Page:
She experiences Jordanian society as open and modern and has never encountered restrictions as a result of her gender. In other words, Khalaf feels that Jordan is a good place for a young, modern woman. “Generally, all Jordanian women have hopes and expectations. We work and want to help the country develop. We are constantly encouraged to contribute to society.
We have several woman ministers in the government, women executives, and the government’s spokesperson is a woman,” Khalaf added. “Many women also continue to work after they’ve had children. Having your child looked after is no problem. There are many public and private possibilities for day care.” Khalaf is a Jordanian national, but primarily sees herself as an Arab and a Muslim. She is proud of her culture and religion and the traditions, such as hospitality, that are part of the culture.
Khalaf has many plans and dreams for the future. She would like to get a Master’s degree, to win an Oscar for a screenplay—and to establish a cultural center that is open for all. For the rich, but particularly for poor people. “Education is not only about mathematics and reading, but also about music, literature and art. I wouldn’t have been here if my parents hadn’t given me such a broad education. Art and music enrich my life, and I’d love to establish a center in Jordan that gave all kinds of people access to the enjoyment of culture, irrespective of their income. That is my big dream.” Not many of Khalaf’s friends are married, and if it is up to her, she won’t commit to a husband too soon. She does not conceal the fact that her parents regularly—or often rather—touch on the subject, and that her father in particular would like to see her married today rather than tomorrow.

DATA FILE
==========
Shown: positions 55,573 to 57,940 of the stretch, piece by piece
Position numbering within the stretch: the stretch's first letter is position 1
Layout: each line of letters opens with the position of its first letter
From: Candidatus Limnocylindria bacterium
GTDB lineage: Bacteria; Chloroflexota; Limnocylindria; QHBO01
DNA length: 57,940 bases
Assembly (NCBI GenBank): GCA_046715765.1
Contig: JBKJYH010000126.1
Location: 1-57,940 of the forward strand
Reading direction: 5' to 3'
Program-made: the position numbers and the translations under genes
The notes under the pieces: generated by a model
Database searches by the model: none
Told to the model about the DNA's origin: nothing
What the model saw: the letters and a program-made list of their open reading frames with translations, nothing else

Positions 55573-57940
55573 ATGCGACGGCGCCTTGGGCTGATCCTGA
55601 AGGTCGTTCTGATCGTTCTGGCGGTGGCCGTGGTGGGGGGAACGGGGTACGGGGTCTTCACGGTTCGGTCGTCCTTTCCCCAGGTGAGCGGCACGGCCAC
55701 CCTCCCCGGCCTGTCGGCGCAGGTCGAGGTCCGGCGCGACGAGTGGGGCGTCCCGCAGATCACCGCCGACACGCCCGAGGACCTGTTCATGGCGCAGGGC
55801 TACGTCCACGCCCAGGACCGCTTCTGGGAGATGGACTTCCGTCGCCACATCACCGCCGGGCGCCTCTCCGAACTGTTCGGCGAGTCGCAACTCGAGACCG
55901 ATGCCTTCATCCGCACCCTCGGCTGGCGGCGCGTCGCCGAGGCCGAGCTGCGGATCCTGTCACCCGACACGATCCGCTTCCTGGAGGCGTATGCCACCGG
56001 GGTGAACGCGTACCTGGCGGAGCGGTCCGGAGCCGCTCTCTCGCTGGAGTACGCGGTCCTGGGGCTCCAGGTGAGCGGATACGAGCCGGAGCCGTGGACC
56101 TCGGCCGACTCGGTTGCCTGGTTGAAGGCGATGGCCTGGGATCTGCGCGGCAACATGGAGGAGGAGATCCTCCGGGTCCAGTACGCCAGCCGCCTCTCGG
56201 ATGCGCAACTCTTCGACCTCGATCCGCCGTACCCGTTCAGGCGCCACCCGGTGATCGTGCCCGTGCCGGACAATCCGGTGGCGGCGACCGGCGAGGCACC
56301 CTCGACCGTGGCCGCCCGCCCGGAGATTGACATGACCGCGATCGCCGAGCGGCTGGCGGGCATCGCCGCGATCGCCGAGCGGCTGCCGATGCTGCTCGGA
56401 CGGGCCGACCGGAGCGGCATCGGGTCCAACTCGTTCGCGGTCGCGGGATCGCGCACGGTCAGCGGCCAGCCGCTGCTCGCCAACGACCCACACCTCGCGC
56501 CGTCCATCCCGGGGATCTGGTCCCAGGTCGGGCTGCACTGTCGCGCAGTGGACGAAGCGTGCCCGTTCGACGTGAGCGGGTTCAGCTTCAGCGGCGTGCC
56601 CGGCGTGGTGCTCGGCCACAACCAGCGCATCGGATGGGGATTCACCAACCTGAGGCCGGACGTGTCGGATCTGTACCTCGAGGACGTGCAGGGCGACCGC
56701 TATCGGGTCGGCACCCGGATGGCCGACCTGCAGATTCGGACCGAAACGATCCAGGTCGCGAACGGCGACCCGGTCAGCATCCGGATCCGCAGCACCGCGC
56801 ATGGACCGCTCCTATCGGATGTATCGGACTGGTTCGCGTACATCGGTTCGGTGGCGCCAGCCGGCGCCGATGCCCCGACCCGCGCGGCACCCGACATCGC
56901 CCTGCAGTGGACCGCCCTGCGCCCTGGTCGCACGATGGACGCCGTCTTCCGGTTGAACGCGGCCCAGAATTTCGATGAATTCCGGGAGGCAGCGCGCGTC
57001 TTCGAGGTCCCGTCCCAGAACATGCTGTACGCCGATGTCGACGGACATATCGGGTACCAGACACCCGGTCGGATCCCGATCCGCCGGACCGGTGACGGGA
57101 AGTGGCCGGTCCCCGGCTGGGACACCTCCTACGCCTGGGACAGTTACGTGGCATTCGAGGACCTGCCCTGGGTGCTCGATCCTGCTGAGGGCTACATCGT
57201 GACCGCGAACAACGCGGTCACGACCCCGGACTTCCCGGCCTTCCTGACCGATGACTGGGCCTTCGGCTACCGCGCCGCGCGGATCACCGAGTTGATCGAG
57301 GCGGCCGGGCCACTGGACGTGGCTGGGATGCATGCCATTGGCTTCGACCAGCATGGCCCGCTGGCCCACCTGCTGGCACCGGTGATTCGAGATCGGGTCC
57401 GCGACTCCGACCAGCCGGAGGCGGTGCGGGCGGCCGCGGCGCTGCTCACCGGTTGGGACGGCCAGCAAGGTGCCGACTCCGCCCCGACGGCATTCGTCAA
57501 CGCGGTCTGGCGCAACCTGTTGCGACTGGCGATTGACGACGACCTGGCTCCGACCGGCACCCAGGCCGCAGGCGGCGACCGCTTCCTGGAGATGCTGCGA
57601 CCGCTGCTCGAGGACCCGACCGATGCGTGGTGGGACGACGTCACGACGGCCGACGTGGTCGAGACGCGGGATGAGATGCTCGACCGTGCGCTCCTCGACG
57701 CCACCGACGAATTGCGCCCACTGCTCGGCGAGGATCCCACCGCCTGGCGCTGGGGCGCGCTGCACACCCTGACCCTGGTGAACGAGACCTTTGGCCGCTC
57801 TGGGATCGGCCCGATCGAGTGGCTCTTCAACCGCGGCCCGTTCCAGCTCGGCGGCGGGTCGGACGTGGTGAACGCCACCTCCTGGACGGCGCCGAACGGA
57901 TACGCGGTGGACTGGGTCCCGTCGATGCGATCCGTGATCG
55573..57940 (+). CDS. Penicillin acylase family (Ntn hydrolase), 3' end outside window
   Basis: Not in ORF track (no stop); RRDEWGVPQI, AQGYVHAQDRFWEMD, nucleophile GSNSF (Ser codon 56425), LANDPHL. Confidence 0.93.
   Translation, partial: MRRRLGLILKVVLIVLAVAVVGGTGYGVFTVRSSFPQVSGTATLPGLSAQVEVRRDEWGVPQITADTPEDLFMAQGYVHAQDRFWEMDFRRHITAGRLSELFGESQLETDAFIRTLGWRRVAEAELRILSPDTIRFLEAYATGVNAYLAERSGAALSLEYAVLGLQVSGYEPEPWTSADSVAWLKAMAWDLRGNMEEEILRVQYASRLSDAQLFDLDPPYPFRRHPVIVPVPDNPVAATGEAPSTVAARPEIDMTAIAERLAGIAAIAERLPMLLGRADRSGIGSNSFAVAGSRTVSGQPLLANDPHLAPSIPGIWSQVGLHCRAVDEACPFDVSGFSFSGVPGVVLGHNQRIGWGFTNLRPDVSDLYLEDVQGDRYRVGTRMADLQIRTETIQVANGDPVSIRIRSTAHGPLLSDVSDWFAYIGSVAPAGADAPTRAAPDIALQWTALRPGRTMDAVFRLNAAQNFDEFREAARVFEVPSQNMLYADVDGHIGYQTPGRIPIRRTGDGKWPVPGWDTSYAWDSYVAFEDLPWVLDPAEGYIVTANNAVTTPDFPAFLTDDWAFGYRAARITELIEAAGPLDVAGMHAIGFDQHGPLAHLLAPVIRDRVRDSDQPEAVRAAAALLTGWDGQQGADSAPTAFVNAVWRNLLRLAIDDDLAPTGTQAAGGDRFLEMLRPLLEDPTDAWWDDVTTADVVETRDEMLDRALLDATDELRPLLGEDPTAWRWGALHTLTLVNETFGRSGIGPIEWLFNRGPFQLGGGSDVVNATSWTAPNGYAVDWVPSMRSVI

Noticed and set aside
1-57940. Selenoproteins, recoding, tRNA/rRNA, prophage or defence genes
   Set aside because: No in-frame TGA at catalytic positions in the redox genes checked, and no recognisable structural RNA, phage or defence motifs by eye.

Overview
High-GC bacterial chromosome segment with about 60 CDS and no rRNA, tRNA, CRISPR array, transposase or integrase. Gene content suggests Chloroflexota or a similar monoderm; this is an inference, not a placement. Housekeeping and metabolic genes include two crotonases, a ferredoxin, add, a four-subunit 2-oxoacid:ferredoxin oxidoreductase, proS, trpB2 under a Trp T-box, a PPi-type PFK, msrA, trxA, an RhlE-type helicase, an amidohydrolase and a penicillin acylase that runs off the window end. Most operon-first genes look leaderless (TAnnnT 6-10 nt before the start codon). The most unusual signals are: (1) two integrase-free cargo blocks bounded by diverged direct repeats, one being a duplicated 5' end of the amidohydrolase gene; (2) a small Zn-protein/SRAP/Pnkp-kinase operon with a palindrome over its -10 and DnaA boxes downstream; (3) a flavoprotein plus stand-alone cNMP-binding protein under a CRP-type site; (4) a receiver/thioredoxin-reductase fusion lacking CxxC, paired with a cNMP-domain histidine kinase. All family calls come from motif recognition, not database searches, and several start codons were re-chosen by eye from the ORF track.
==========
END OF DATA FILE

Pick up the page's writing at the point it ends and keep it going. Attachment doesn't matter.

But Khalaf is determined not to succumb to pressure. When she gets married, she will do so from her own free will and to a man she chooses. “I want to marry and have children. It is just not a theme in my life right now. I want to be completely independent before I start a family. My husband and I must be equal partners. I believe in love, but also that you need more than that. Common background, common interests, goals and hopes. I imagine a man who speaks good English because I express so much in that language and write it more fluently than Arabic. He must be a Muslim. That is not up for discussion. It would not only be against my religion, but it is also about what I talked about with common background and interests,” Khalaf says.
Forced marriage is not a phenomenon Khalaf has ever come across. But arranged marriages are common. Family members have plan a meeting for the young people, for instance at a café, and they can take a good look at each other and get acquainted before the thumb goes up or down. This was how Khalaf’s parents were introduced, and this form of introduction of potential partners is acceptable to her. “I am open and positive if there is somebody they think I should meet. I know they want the best for me, and since I am close with my family, I should have very good reasons to marry somebody they didn’t like.”
Khalaf is open about the fact that she is ambitious in her job as well as in her private life, and in addition she possesses the bubbling energy, vitality and rock-hard confidence that is characteristic of young people. But she also feels a deep obligation towards her parents to apply her talents as well as she can. Preferably in a way that benefits Jordanians who are less fortunate than her. “I feel privileged. But it takes more than gratitude. I must pay back. Otherwise, my parents would have toiled and made sacrifices in vain.”